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DRC timber decision likely to impact EU

logsUnder a process backed by the World Bank, the Democratic Republic of Congo (DRC) has cancelled 91 of 156 timber contracts, stating they were wrongly granted during a moratorium enacted during the nation’s 1998 to 2003 war.

The government’s decision affects some 130,000 square kilometers of rainforest, nearly half the area being exploited by logging companies, according to the BBC News. The DRC is home to the world’s second-largest rainforest (only the Amazon is larger) and the greatest biodiversity of any country in Africa.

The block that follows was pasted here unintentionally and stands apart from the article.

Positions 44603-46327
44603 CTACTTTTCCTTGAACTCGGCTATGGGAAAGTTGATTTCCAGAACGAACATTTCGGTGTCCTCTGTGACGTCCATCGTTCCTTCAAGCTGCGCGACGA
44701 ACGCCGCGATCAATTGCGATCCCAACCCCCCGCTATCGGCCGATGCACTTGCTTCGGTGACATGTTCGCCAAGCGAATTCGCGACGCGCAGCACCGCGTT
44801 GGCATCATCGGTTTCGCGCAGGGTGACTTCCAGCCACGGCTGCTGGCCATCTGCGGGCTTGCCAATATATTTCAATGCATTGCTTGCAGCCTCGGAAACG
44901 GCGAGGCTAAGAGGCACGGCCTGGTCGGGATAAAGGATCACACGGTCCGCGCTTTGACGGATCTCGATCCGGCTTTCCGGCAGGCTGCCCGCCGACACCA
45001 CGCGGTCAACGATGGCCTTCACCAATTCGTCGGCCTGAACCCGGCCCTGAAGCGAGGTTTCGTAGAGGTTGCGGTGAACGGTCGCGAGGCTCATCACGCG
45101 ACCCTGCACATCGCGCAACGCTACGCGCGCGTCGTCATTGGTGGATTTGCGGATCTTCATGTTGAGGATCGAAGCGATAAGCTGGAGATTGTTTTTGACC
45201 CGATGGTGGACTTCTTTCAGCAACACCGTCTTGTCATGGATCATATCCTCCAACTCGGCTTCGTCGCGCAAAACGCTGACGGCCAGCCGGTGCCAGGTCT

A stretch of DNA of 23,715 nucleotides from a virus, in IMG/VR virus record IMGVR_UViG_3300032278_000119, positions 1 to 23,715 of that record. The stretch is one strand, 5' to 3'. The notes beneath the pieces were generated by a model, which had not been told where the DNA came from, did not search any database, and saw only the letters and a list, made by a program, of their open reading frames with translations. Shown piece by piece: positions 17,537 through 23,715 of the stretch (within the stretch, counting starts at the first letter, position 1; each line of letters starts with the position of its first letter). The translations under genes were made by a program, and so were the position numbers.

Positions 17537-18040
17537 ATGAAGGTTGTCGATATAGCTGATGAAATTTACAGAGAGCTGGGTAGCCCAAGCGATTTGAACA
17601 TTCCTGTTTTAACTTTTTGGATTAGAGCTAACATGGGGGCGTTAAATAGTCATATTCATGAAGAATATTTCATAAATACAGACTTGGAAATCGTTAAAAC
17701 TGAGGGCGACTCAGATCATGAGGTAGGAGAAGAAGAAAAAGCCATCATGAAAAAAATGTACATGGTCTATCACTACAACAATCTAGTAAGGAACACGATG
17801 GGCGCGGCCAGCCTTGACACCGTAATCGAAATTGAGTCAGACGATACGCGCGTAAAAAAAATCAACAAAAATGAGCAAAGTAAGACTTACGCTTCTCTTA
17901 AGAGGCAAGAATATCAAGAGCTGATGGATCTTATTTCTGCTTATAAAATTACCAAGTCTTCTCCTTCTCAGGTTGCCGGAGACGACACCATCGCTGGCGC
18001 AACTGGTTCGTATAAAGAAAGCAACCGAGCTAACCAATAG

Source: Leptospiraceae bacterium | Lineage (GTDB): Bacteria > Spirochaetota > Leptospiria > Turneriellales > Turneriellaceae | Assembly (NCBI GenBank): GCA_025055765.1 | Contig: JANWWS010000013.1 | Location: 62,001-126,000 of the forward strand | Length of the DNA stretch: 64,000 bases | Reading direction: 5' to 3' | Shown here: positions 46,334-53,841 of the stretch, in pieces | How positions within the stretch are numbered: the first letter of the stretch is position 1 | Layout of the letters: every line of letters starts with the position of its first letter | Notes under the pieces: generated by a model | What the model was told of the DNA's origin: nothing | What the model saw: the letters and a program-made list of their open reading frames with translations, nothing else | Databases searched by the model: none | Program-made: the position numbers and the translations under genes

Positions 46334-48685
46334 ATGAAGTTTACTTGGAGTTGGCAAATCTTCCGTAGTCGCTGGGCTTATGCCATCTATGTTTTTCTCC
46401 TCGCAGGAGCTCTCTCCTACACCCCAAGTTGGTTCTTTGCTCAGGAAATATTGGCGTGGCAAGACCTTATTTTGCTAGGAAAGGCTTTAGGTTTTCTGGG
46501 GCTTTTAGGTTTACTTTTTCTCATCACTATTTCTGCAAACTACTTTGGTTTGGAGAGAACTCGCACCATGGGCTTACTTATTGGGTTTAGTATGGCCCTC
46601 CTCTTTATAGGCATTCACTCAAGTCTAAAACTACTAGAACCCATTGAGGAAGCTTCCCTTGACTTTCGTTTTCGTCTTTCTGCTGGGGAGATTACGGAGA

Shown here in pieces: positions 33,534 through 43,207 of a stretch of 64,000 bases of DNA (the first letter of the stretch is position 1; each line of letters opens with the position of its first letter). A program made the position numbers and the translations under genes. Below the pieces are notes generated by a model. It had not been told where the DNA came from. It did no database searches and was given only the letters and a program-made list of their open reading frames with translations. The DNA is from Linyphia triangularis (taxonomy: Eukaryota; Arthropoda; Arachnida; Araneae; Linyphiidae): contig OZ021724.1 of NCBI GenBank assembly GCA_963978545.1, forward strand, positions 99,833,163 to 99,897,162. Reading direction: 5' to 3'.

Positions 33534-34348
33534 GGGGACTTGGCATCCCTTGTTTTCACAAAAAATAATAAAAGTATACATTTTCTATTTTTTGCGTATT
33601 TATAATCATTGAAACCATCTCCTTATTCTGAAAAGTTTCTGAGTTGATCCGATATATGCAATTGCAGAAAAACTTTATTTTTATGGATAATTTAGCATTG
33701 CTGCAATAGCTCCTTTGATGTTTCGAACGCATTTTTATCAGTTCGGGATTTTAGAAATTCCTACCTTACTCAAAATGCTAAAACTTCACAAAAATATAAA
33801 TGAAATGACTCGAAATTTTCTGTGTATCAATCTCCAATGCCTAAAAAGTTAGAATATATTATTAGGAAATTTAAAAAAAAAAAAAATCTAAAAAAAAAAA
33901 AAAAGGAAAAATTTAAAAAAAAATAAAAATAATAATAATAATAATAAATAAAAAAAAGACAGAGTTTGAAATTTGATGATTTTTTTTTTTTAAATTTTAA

In announcing its decision, the nation’s government also said it would issue new timber contracts for about 90,000 square kilometers of rainforest.

The move has ramifications for the European Union, as almost all of the DRC’s timber exports — some €67 million worth as of  2005 — go to the EU market.

“In order to effectively control the country’s huge forestry resources, DRC needs to look at the example set by its near-neighbour Liberia, which last year introduced a supply chain tracking system that can track all exports back to source,” said Patrick Newton, CEO of Helveta, a UK-based firm that provides tracking software for the timber and food production sectors.

By enacting a tracking system similar to Liberia’s, the DRC will be better able to ensure  “the legality of timber products across the entire supply chain,” Newton said.

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